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God’s Law and the Law of the Land
Evangelicals have not always connected well in the political arena. It would help to follow God’s lead in relating biblical moral values to the public sphere.

I was a young pastor in the USA in 1976 when Evangelicals reconnected to the political arena. There were many factors at work in that reconnection, not the least of which was the American bicentennial celebration, and the ongoing effects of this are most evident in what is commonly called the Christian Right. A principle as basic as love for all our neighbours leads naturally to involvement in politics to seek the common good for all humans, but we have not always done so with an adequate philosophy. Evangelicals have been prone to ad hoc participation, often in a reactionary and defensive mode, and have sometimes done little more than quote isolated biblical texts.

… we cannot (and ought not) make the parameters of societal discipline the same as those of church discipline.

So where can we find God’s instruction about the right way to relate revealed moral values to the public sphere? The New Testament does not provide much explicit help, due to the simple fact that the apostolic church was a tiny minority within the Roman Empire with no opportunity to shape public policy. What we need is some indication of what God would do in governing a nation, not a church within a nation, some glimpse of how God would relate His values to the life of an actual community of sinners. And that is actually what we have in the Mosaic Law, in particular the case laws that are designed to govern the experience of the nation.

What we find in Mosaic case law is this: God’s moral law and the laws that God provides for society are related but not identical. God’s concern for human welfare shapes the laws given through Moses, but it is not as simple as saying that whatever is immoral is therefore criminal. Viewed in light of God’s fuller revelation through Christ, it is obvious that God sometimes tolerated the existence of evil while regulating it in the direction of justice. To illustrate: Exodus 21:20-21 accepts the reality of slaves as property and allows a slave owner to beat a slave without penalty as long as the slave recovers in a couple of days. If the slave dies, the owner is punished, but his action is not treated as murder. Deuteronomy 21:10-14 accepts both polygamy and easy divorce by allowing an Israelite soldier to take a captive of war as his wife and to divorce her at will, albeit he is not allowed to sell her as a slave. Deuteronomy 21:15-17 accepts polygamy and gives regulation to protect the inheritance rights of a man’s actual firstborn son over against the firstborn son of another wife.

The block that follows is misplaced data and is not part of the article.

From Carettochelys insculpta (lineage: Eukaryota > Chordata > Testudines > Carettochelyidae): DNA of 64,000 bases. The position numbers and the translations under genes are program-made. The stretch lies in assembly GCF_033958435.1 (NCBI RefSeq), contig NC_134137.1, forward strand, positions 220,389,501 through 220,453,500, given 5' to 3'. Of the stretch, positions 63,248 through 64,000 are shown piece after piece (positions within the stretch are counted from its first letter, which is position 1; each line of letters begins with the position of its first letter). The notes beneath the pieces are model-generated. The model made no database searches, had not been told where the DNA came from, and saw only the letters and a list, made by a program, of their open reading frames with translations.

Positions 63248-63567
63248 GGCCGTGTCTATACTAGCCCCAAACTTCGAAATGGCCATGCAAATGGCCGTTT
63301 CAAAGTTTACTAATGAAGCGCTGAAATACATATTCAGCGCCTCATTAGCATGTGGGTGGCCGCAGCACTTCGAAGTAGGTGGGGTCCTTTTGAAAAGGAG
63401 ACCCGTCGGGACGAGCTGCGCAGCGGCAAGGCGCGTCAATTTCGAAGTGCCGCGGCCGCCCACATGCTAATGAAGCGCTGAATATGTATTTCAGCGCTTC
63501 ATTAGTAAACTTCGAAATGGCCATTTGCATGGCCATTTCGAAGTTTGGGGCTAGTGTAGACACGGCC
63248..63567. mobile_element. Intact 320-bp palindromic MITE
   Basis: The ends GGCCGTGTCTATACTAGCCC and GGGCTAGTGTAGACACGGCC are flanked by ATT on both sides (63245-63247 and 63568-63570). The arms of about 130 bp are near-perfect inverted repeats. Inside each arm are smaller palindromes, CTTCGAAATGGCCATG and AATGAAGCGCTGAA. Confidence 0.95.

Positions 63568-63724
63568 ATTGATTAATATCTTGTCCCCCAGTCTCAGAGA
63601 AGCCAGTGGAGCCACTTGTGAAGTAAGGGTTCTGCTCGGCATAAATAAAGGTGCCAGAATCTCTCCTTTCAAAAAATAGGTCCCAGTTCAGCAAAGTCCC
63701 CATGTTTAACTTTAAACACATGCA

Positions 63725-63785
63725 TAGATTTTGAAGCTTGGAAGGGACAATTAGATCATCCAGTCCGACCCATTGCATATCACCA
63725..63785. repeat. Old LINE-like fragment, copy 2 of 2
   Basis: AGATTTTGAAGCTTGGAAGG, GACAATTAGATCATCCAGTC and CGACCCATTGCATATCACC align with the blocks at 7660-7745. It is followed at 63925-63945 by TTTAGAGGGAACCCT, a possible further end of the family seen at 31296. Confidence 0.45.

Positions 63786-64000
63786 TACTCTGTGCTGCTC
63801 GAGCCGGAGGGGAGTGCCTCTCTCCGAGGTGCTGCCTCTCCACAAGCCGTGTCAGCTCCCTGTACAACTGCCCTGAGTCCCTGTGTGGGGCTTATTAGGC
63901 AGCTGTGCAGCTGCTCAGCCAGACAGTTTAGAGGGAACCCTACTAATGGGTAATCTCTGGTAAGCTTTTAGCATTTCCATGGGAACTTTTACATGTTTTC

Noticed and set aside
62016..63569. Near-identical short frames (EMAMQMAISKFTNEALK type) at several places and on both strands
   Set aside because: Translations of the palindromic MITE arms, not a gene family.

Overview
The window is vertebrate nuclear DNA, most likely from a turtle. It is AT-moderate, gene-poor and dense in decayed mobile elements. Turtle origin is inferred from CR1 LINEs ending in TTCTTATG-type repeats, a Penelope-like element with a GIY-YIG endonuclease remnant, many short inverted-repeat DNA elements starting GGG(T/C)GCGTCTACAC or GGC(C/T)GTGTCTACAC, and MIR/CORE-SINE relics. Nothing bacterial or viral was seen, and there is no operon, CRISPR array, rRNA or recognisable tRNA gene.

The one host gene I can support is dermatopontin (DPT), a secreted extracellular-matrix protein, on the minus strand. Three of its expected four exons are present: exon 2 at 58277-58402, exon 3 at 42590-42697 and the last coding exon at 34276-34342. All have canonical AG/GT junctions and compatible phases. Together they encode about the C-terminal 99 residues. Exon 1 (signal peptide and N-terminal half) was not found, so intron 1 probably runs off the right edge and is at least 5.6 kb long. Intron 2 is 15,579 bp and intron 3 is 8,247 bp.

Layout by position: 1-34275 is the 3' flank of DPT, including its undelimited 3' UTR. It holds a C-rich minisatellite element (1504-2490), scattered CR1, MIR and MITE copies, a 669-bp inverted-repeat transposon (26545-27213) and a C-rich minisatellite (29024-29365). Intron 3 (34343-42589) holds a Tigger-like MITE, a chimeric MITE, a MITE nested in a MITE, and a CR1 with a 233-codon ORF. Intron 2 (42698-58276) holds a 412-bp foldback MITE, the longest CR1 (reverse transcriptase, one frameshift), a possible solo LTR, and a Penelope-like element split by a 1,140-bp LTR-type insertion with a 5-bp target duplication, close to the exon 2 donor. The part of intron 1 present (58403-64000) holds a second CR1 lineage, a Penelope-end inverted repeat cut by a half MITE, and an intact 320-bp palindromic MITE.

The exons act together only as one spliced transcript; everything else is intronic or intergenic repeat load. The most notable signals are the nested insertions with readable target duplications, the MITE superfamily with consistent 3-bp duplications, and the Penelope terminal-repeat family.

Perhaps the most significant illustration lies in the area of divorce law. There is actually very little prohibition of divorce at all in the Mosaic Law, and there was no unanimity in the rabbinical interpretation. Both Matthew and Mark record an encounter between Jesus and the Pharisees on the subject of divorce, and Jesus gives us an authoritative interpretation of God’s intent in the Law. Jesus makes it clear that God’s intent for marriage is permanence—a consummated marriage of one man and one woman is a union not to be broken. But how does that relate to the provision for a man to divorce his wife as articulated in Deuteronomy 24:1-4? Jesus declares that the case law does not describe the moral ideal concerning divorce, but instead God’s concession to the hardheartedness of Israel. God accepted divorce as a reality and provided some minimal regulation to protect human interests.